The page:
These Talks will take us up to Talk number 35 and see the initiative mature into an enduring part of the professional military education scene in and around Aldershot.  I look forward to seeing you all at either the Talks or the School events.

20181115-War Talks – Fourth Season (Dec 18 – Apr 19).

All the very best,



The Past is Another Country…


Many apologies for my prolonged absence, October turned into an incredibly busy month, not least because of the five battlefield tours, and over 250 people, with whom I travelled to Belgium and France in conjunction with UCL’s Centenary Battlefield Tour Programme.  As always, the interest and enthusiasm of the teachers and students was infectious and humbling; it was, and remains, an absolute privilege to help tell the story of those men and women who fought for, and supported, the UK’s effort on the Western Front in the First World War.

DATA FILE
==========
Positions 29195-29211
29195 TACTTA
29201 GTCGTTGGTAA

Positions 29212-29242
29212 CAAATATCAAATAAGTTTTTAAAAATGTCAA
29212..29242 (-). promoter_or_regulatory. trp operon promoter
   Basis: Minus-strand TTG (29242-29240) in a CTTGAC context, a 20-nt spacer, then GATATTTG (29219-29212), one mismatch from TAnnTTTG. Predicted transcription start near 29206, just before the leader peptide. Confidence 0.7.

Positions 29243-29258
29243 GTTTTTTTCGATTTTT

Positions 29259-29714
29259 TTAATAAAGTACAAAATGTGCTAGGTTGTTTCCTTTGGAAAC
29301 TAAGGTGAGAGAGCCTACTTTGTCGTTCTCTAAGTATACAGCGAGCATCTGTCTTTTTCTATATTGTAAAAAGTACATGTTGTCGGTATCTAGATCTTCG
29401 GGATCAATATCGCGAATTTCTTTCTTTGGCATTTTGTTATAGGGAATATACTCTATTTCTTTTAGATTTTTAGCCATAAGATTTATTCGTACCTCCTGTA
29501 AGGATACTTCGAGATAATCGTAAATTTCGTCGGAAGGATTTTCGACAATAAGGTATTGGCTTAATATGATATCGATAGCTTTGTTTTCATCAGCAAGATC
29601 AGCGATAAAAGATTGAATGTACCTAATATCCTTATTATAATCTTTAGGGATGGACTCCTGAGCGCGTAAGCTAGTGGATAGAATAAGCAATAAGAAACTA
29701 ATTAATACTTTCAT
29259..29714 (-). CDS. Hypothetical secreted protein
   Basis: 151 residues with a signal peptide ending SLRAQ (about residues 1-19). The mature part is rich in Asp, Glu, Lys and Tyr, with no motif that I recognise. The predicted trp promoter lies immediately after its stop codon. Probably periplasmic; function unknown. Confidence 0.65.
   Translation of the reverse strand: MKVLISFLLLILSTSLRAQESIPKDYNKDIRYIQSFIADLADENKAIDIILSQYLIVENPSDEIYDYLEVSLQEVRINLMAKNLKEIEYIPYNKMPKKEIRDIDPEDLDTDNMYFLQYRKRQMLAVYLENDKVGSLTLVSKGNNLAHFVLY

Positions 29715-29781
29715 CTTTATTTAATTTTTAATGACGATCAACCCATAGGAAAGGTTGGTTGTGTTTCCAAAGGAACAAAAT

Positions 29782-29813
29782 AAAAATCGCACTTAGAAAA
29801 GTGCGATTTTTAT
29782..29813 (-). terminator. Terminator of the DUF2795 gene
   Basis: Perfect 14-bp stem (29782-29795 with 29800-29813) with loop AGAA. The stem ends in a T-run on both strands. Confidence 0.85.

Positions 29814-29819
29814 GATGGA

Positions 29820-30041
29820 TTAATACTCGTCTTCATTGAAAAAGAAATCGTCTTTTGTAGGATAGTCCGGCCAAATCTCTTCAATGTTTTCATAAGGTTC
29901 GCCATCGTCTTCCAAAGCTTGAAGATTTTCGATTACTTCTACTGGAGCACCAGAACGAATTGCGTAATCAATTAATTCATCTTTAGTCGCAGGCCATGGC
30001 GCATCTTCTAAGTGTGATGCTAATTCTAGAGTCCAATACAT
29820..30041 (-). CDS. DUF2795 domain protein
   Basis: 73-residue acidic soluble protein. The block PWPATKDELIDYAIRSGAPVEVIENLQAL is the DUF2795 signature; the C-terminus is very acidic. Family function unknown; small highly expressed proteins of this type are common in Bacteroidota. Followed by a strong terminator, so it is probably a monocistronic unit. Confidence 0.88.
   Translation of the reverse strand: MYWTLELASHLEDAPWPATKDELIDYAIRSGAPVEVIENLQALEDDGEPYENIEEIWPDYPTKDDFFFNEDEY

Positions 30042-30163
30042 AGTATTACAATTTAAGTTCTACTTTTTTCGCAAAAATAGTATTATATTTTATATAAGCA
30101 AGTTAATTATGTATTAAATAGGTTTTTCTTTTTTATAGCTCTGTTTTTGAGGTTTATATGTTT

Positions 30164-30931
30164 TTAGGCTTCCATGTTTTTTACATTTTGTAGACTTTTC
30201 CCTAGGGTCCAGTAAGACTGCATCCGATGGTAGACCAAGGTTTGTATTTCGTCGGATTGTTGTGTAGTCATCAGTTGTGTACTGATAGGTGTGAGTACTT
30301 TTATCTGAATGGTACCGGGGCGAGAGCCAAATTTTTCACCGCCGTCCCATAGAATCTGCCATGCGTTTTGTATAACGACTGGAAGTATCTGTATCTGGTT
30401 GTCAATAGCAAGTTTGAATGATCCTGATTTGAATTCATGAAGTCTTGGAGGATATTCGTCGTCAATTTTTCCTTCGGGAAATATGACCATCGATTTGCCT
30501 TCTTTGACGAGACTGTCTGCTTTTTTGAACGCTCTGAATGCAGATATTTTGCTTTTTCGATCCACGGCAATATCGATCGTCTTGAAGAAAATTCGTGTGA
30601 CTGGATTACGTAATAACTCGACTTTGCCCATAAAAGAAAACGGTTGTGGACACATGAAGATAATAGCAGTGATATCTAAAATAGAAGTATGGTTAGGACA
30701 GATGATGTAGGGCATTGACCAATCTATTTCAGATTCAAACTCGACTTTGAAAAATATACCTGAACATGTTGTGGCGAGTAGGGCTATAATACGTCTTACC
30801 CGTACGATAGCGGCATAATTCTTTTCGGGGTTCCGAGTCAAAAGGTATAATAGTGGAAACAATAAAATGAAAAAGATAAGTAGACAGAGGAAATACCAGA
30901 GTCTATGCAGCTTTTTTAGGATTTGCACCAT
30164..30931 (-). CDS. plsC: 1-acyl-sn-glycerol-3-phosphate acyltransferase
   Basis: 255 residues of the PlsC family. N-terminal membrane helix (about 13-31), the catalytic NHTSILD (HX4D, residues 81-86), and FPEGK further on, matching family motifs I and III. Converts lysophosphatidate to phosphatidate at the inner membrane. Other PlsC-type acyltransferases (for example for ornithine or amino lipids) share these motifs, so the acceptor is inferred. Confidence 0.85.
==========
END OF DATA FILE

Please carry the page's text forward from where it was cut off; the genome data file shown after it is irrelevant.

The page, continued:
Whilst telling the basic story of the War is relatively straightforward, ensuring the United Kingdom’s story does not overwhelm the stories of her allies and adversaries can be problematic.  It is easy to unbalance the UK’s role in the War, but the British are often far more successful at achieving balance than others: the many Commonwealth countries, who encourage birth of the nation mythologies, our French partners who revel in exceptionalism, and the Germans who adopt a position of studied forgetfulness. In this Blog, I will look at two issues which I believe act to negatively impact on the telling of the story of the UK’s War: First, an arrogance that we can easily empathise with our ancestors without understanding their lives, and secondly, that in our efforts to tell the whole story we lose contact with the experience of the UK’s participants.